In an effort to earn some more Christmas cash, we recently had a garage sale, which is pretty impressive if you know that we don’t even have a garage. I’d have called it a yard sale, but after a year of “exceptional drought” we don’t have much of a yard either.
These photos are from the second day, but there weren’t any of what you’d call ‘big ticket’ items – mostly just junk you might look for at bargain prices.
I won’t tell you how much I originally paid for this box of family memory making, values affirming, monthly activities… Somebody is getting a nice Christmas present though.
I even parted with my service for twelve, hope-chest china. I actually bought this stuff when I was in seventh grade. I was preeeetty hopeful, huh? Now I just hope that someone had a nice Thanksgiving with it. (And I’m thrilled to have this kitchen cabinet space back.)
We spread our sale over two days, a Friday and a Sunday, and got equal traffic both days. We were fortunate that there was a well advertised but not well marked estate sale just a block or so away from us. We actually got some customers that were looking for the other sale.
As the sale started my kids were very excited about the potential funds being added to my Christmas coffers. With each transaction they did the math in their heads to trying to figure how much more mom could afford to spend on each of them. But as the first day ended and we started counting up our earnings we remembered a goal we had set for ourselves the previous year – we wanted to give a significant gift to another family that was struggling.
The kids quickly changed course and decided that we should use our yard sale coinage to bless someone else. We grabbed a catalog that had arrived in our mailbox and started making some new calculations to see what we could afford from its pages. There really weren’t many options and there was a deadline of December 16 to make our decision.
Then I remembered, our own Church does this same thing year round – I did some digging around on their website and found that the Adventist Development and Relief Agency (ADRA) was developed in 1956 to provide humanitarian relief and welfare.
ADRA currently has more than 4,000 workers active year round in 125 countries showing God’s love through compassionate acts of humanitarian service. Did you know that the United States ranks 20th among developed nations in foreign aid spending. I was surprised to learn that. That’s less than half of 1% of the gross national income for the World’s poor. And I have been known to whine about how “we’re always helping everyone else”…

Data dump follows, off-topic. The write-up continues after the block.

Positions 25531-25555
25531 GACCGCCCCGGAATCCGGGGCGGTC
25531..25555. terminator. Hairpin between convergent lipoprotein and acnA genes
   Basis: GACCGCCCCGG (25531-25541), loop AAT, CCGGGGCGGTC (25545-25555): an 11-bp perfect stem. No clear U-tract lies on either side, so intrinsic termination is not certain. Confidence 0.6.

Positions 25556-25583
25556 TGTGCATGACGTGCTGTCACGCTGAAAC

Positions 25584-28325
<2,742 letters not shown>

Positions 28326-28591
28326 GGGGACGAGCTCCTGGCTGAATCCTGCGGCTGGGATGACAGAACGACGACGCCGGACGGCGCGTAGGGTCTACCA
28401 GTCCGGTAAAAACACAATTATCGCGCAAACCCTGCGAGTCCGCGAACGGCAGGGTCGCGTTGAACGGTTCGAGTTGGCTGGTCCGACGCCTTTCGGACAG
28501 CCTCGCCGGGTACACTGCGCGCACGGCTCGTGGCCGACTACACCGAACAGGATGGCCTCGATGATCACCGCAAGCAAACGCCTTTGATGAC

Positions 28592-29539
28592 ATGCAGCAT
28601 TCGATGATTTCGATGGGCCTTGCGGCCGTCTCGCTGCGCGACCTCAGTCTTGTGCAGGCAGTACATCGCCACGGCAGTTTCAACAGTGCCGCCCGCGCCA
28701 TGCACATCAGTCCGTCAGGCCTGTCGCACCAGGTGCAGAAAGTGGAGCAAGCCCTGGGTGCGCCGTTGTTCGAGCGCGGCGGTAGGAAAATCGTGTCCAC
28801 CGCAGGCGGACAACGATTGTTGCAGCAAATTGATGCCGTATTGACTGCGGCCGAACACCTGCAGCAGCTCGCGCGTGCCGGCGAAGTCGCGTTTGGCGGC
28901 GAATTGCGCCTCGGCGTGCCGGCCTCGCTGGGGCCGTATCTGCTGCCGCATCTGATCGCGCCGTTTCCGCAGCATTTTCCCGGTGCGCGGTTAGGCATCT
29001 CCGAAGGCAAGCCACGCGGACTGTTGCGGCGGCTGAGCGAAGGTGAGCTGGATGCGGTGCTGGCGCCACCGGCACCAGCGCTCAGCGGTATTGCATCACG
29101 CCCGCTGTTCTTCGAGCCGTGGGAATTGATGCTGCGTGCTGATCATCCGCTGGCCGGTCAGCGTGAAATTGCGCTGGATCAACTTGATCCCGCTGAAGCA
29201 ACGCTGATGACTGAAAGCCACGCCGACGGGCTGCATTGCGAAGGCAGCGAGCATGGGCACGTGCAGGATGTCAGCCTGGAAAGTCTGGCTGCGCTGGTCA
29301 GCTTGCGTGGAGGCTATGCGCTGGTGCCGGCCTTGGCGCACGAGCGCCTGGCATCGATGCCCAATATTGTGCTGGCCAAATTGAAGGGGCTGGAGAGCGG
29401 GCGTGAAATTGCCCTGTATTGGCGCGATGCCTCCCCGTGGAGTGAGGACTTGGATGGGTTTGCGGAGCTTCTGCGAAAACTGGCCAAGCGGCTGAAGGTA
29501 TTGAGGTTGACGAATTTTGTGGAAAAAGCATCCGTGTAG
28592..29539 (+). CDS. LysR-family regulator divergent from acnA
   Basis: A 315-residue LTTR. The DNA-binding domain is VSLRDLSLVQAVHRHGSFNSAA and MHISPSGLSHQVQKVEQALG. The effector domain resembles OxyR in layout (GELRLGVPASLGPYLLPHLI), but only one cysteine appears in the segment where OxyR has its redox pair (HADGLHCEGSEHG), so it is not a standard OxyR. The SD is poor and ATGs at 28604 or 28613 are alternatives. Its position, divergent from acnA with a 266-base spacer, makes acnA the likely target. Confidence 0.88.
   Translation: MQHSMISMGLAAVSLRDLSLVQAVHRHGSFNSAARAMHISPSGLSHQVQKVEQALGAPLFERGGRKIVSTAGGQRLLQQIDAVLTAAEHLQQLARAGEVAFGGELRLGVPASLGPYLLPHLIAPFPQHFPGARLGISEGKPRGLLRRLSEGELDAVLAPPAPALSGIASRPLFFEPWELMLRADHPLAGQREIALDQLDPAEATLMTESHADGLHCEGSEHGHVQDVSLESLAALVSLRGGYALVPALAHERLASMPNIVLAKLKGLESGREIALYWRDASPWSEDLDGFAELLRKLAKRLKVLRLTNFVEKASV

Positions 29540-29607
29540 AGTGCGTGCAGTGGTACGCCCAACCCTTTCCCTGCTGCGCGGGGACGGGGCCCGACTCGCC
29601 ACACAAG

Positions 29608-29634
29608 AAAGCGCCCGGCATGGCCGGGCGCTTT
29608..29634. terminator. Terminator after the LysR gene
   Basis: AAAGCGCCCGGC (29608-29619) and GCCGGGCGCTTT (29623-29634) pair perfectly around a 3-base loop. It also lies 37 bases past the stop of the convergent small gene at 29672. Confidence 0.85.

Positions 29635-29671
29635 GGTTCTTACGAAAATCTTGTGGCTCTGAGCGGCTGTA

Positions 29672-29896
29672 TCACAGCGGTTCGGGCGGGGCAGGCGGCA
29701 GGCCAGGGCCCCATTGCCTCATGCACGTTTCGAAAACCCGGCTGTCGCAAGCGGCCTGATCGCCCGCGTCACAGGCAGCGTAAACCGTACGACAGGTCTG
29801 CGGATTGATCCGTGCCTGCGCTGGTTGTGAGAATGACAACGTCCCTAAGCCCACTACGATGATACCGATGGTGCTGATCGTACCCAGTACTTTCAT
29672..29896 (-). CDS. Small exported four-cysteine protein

Something else I learned is that my old donated blanket or sweater isn’t always the more cost effective way to go. ADRA’s page says:
These items must be washed, disinfected, sorted, packed and shipped. In the end, the cost of preparing the delivery of a used sweater exceeds the cost of simply buying a new one near the disaster area. Often, unsolicited goods clog transportation routes, hindering needed supplies from gaining clearance at shipping ports. In addition, by the time supplies arrive after this long process of collecting, sorting, and cleaning, the emergency phase of a disaster is usually over. Monetary gifts allow ADRA to immediately purchase specific items that survivors need. Most essential relief goods, such as medicines, temporary shelter, tools, clothing, blankets, and latrines can be purchased locally or in neighboring countries at lower prices. In addition to providing these items quickly, purchasing them locally helps stimulate the economy in the disaster area.
Two of my favorite features on the ADRA website are the Really Useful Gift Catalog and the Kid’s page. The Really Useful Gift Catalog features gifts from $1 and up that will make a difference worldwide. You can choose your gift by program, region or price and specify just where you want your gift to go. The Kid’s Page has puzzles, games, coloring pages, maps, recipes and a place where kids can pack a variety of helpful virtual boxes then just click, the price of your box is added and you can click again to send the box. A little more digging on the Kids In Action page even revealed ADRA’s plan for hosting a yard sale!
So this year for Christmas those difficult to shop for Grandparents are receiving goats. We settled on goats for Tunisia (We could afford two with our yard sale profits.)
Rather than just telling them about the gift we picked up a couple of plastic goats at Hobby Lobby and have wrapped them with a short note of explanation asking them to put the little plastic guy (or hopefully gal) in a prominent place and to remember to pray for her protection, health and purpose as well as to ask for blessings on the family she is serving.
I encourage you to take a look at the options that ADRA offers as you make some of your gift giving decisions this Christmas. ADRA's Really Useful Gift Catalog is an avenue through which you can choose a meaningful gift which will transform lives around the world.
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No Ordinary Blog Hop